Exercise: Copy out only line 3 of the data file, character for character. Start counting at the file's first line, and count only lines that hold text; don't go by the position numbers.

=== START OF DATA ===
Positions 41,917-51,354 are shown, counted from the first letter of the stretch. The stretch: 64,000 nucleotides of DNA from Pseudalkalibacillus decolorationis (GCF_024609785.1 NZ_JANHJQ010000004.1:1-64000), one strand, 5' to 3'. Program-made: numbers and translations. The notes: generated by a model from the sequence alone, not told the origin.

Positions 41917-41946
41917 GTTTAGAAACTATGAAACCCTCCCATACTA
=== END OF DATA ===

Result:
41917 GTTTAGAAACTATGAAACCCTCCCATACTA